The four lessons are entitled:
• Merchandise mayhem
• Cows gone wild
• Emergency plans.
Resources include an introduction, four lesson plans, video and audio clips, slides, resource sheets presenting the challenges, and some possible solutions to the problems.
In completing the set tasks, students will calculate with decimals and percentages, calculate rates, find areas of circles, volumes of prisms and cylinders, construct triangles and bisectors of line segments and angles, and apply the idea of locus. To solve some problems students will solve equations and draw graphs of functions and use ICT.
In this task, students plan a day out for thirty pupils based upon data given. Students are provided with three places from which to choose. Information about the distance from the school and the entrance cost of each activity is given, along with the results of a survey in which each of the thirty pupils have stated their first and second choice.
Students are required to simplify the task, summarise the unsorted data and represent the data mathematically. Costs need to be calculated and analysis interpreted in order to make a decision of which of the three suggestions is visited.
In this task, students are required to plan a walking trip to Hilbre Island. Students are given information about when it is safe to walk to the island, how long it takes to walk there and the times of the high tides on the proposed dates of the trip. Students have to understand the problem, work logically, consider the constraints and communicate and summarise their findings. There are many websites giving information about Hilbre Island that can be used to put the task into context.
In this task, students are planning to sell ice creams at their sports day. Students are told how much a tub of ice cream costs, how much a cone costs and how much they are to sell each ice cream for. Students are also given a pie chart showing the results of a survey asking pupils their favourite flavour of ice cream. Students have to decide how much of each flavour ice cream to buy in order to maximise their profits. Students have to interpret diagrams, select appropriate information to solve the problem, work logically, check calculations and communicate their findings effectively.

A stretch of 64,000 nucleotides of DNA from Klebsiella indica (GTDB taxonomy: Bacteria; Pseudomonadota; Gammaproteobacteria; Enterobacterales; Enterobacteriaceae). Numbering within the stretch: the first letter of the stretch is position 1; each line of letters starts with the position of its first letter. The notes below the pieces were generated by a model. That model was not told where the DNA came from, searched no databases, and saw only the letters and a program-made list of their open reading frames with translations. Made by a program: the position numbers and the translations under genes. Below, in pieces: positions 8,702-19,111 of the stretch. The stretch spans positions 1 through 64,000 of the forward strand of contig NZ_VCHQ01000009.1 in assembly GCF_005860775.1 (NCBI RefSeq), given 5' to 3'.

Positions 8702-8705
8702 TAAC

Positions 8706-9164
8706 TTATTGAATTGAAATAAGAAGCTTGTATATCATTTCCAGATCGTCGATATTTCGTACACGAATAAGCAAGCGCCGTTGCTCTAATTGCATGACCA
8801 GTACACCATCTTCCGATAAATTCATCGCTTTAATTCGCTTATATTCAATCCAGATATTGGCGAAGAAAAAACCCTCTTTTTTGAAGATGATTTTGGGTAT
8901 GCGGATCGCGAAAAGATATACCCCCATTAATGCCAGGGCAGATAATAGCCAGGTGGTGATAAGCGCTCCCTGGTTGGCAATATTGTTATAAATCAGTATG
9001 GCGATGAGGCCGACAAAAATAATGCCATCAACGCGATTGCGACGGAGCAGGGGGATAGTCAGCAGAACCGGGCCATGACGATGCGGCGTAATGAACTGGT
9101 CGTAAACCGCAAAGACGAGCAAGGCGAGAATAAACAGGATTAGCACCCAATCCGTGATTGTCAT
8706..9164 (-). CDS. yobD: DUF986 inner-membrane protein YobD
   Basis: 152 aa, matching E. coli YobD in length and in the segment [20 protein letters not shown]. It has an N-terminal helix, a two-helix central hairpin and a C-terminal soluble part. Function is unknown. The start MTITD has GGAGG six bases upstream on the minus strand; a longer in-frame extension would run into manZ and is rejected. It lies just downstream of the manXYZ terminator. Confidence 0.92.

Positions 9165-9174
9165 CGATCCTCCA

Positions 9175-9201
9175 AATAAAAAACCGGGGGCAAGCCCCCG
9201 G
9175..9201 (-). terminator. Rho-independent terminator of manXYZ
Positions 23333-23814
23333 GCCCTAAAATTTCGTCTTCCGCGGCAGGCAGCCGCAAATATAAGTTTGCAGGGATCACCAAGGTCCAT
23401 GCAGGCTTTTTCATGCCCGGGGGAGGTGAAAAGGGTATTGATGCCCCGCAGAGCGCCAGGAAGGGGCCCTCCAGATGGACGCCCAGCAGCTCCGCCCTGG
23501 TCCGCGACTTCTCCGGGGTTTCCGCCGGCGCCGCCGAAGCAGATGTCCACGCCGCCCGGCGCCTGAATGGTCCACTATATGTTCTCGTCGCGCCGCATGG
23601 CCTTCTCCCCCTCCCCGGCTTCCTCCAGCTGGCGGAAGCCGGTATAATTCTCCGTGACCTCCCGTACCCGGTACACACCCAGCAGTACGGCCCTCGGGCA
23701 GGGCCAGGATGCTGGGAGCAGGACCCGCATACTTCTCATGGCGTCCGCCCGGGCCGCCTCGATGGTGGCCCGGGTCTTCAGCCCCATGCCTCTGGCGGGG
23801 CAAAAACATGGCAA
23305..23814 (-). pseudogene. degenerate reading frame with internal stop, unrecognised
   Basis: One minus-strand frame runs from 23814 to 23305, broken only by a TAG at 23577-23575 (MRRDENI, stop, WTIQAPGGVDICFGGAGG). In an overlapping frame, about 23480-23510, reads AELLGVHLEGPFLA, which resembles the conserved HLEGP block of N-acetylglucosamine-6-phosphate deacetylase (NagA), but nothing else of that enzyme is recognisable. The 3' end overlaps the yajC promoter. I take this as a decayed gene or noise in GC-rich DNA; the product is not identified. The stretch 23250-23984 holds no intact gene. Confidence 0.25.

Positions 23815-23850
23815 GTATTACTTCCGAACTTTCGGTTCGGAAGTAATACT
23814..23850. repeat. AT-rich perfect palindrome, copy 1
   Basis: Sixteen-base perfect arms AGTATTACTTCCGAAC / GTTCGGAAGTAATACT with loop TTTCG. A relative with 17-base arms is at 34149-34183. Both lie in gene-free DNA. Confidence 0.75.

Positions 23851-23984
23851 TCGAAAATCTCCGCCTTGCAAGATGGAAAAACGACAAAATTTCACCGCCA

In this task, students are required to allocate dormitories at a Youth Hostel for a given number of boys, girls and adults given certain constraints. Suitable methods of displaying the information are to be designed, a systematic method employed in order to check that all the conditions have been met and clear justification that their solution works are required.
In this task, students are asked to organise a trip to the airport for 75 people. A combination of small and large taxis can be used. Students are told how many people each taxi can hold and how much each taxi costs and are required to find the cheapest solution. Students select a suitable representation using tables or graphs, calculate costs systematically and communicate their conclusion and reasoning clearly.
This Cre8ate maths activity deals with the external costs of transport which affect society but which are not paid for by the transport users who cause them.
Road, rail, air and water are compared. Mathematical connections involve working on inverse proportion, conversion calculations, compound percentage change and information handling skills.
The flight from Singapore from London takes 13 hours and 35 minutes. Given the take off time and the fact that Singapore is 7 hours ahead of London, students are asked to find the local time the plane lands in London. Students are posed a series of problems and tasks relating to other flights between Singapore and London involving the scheduling of flights, designing timetables and completing a week-long schedule with a designated number of planes.